Driving in Sweden can offer some of the most beautiful sights in Europe. But what should you know before hitting the road?
Driving in Sweden is usually quite simple and convenient, with well maintained roads and generally quite calm traffic.
It's known as one of the safest European countries to drive in, with the fewest fatal accidents relative to population.
But there are still several important differences between driving in Sweden and in the UK which you should know about.
Hit the road
Once you get onto Sweden's open roads, you’ll find spectacular drives where quite often yours will be the only car on the road.
Don't be tempted to drink and drive: the blood-alcohol limit in Sweden is just 20mg, compared with 80mg in the UK, with random checks and on-the-spot fines.
Head north out of Gothenburg to Stenungsund and you’re set on a wonderful three-day adventure across bridges and ferries to the lovely islands of Tjörn, Klädesholmen and Orust.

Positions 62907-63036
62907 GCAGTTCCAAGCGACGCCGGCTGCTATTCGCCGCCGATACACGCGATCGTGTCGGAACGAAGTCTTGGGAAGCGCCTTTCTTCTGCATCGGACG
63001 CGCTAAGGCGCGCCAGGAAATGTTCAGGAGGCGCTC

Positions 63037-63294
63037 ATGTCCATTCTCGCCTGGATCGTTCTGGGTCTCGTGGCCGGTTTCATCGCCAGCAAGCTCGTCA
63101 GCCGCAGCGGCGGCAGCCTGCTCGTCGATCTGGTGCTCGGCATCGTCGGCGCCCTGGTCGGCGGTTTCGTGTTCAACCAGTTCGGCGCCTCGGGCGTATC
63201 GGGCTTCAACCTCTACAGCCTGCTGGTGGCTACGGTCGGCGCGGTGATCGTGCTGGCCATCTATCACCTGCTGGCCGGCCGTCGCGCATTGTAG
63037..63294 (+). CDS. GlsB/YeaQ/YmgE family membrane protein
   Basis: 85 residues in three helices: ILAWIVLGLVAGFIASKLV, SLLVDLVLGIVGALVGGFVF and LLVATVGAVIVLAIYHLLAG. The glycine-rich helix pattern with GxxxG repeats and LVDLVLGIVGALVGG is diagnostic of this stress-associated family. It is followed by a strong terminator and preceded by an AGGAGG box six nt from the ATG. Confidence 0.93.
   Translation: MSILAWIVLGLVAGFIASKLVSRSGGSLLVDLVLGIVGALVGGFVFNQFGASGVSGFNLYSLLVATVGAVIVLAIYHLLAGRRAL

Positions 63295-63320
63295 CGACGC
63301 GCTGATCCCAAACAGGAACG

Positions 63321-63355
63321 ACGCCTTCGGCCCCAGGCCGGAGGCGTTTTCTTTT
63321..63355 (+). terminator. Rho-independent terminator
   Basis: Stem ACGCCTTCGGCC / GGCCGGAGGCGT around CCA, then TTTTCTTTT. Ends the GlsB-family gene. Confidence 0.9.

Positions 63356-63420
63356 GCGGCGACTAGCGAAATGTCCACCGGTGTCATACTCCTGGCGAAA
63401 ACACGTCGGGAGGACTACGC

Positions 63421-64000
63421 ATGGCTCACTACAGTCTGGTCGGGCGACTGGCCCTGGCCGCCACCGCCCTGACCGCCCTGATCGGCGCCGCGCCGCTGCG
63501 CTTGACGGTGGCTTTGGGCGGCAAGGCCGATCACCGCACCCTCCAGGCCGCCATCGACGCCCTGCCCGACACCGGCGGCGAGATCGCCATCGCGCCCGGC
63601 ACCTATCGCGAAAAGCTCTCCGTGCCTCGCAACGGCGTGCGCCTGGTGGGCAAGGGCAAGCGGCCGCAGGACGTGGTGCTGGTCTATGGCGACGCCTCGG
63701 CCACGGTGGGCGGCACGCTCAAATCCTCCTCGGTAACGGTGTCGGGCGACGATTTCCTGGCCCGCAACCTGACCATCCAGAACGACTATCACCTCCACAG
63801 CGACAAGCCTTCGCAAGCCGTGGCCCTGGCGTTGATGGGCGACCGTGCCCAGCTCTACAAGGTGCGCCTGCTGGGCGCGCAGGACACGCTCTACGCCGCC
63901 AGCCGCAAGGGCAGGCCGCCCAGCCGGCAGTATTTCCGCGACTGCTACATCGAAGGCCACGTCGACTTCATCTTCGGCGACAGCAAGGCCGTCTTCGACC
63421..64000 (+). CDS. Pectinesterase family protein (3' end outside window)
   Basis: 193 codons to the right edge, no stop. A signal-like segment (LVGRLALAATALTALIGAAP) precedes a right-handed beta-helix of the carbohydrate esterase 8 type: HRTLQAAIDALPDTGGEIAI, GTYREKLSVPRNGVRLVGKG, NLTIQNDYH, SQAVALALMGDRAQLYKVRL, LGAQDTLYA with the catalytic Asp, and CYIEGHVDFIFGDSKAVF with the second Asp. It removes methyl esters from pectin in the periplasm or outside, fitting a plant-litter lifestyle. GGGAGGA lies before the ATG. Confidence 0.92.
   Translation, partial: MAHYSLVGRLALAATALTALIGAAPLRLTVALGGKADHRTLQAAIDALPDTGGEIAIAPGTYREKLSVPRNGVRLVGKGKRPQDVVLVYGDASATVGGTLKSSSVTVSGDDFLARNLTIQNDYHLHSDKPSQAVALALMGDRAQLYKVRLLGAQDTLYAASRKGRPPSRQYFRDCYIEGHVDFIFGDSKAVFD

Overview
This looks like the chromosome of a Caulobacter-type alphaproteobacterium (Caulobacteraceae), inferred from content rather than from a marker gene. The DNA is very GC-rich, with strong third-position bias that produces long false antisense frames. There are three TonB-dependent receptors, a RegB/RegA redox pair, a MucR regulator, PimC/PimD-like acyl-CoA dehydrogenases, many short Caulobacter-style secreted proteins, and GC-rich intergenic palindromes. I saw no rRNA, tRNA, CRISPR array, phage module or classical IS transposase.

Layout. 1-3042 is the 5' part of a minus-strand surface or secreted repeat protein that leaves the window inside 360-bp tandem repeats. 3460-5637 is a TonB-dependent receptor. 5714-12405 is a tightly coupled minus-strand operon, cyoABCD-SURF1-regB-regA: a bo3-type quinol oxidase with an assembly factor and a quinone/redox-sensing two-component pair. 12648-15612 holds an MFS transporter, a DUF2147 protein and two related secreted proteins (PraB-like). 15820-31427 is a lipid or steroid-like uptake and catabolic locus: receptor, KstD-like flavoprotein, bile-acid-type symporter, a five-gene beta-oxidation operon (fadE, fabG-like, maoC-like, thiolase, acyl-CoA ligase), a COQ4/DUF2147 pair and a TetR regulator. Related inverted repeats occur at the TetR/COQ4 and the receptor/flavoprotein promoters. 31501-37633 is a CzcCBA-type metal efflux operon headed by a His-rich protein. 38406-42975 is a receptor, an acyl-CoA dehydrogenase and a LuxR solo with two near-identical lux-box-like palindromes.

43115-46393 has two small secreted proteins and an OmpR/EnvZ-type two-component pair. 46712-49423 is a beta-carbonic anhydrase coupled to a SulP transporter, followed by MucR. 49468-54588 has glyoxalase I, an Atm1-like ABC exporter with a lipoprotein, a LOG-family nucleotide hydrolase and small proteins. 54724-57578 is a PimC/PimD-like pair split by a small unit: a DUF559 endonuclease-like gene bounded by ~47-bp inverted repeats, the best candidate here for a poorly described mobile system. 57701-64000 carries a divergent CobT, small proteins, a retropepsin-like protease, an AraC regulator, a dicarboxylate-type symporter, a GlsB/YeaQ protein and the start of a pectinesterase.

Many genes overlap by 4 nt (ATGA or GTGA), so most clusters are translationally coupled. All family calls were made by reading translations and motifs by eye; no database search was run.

Best of the rest
Another famous drive in Sweden is along the E4 highway, which will take you through the UNESCO World Heritage Site of The High Coast in Ångermanland.
The retraction of the last continental ice sheet led to the whole area rising above the gulf of Bothnia, forming a series of beautiful, steep cliffs.
A trip down the E4 highway will also take you across the beautiful High Coast Bridge, making it one of the most famous driving roads in Sweden.
Laws of the land
- All car passengers must wear seatbelts if fitted.
- In built-up areas horns must only be used in emergencies.
- Trams always have priority.
- All vehicles must use dipped headlights during the day.
- Motorcyclists must wear crash helmets at all times.
Swedish speed limits
||30 or 50 km/h
|Outside urban areas
||Up to 120 km/h
Planning on driving to another country? Take a look at our section on driving abroad.